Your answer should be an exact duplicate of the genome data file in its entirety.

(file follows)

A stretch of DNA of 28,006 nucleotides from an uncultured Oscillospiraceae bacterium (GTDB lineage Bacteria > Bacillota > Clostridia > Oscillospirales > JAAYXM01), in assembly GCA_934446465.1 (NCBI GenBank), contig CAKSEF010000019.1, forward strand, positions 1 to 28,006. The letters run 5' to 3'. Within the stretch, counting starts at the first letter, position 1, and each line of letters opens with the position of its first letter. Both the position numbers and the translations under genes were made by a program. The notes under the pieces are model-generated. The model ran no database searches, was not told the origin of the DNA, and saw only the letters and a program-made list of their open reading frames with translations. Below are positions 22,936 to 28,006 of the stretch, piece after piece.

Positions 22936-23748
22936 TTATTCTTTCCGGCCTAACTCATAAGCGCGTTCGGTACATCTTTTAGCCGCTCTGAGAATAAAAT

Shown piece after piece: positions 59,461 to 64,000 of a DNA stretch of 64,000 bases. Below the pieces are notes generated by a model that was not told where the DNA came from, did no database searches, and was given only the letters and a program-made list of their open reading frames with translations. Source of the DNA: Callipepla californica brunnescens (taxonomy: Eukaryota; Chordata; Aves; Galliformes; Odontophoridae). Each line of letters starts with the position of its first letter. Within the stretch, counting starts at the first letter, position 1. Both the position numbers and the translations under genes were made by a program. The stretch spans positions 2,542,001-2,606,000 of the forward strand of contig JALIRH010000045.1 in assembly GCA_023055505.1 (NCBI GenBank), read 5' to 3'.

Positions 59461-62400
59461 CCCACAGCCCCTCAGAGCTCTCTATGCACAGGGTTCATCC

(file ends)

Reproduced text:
A stretch of DNA of 28,006 nucleotides from an uncultured Oscillospiraceae bacterium (GTDB lineage Bacteria > Bacillota > Clostridia > Oscillospirales > JAAYXM01), in assembly GCA_934446465.1 (NCBI GenBank), contig CAKSEF010000019.1, forward strand, positions 1 to 28,006. The letters run 5' to 3'. Within the stretch, counting starts at the first letter, position 1, and each line of letters opens with the position of its first letter. Both the position numbers and the translations under genes were made by a program. The notes under the pieces are model-generated. The model ran no database searches, was not told the origin of the DNA, and saw only the letters and a program-made list of their open reading frames with translations. Below are positions 22,936 to 28,006 of the stretch, piece after piece.

Positions 22936-23748
22936 TTATTCTTTCCGGCCTAACTCATAAGCGCGTTCGGTACATCTTTTAGCCGCTCTGAGAATAAAAT

Shown piece after piece: positions 59,461 to 64,000 of a DNA stretch of 64,000 bases. Below the pieces are notes generated by a model that was not told where the DNA came from, did no database searches, and was given only the letters and a program-made list of their open reading frames with translations. Source of the DNA: Callipepla californica brunnescens (taxonomy: Eukaryota; Chordata; Aves; Galliformes; Odontophoridae). Each line of letters starts with the position of its first letter. Within the stretch, counting starts at the first letter, position 1. Both the position numbers and the translations under genes were made by a program. The stretch spans positions 2,542,001-2,606,000 of the forward strand of contig JALIRH010000045.1 in assembly GCA_023055505.1 (NCBI GenBank), read 5' to 3'.

Positions 59461-62400
59461 CCCACAGCCCCTCAGAGCTCTCTATGCACAGGGTTCATCC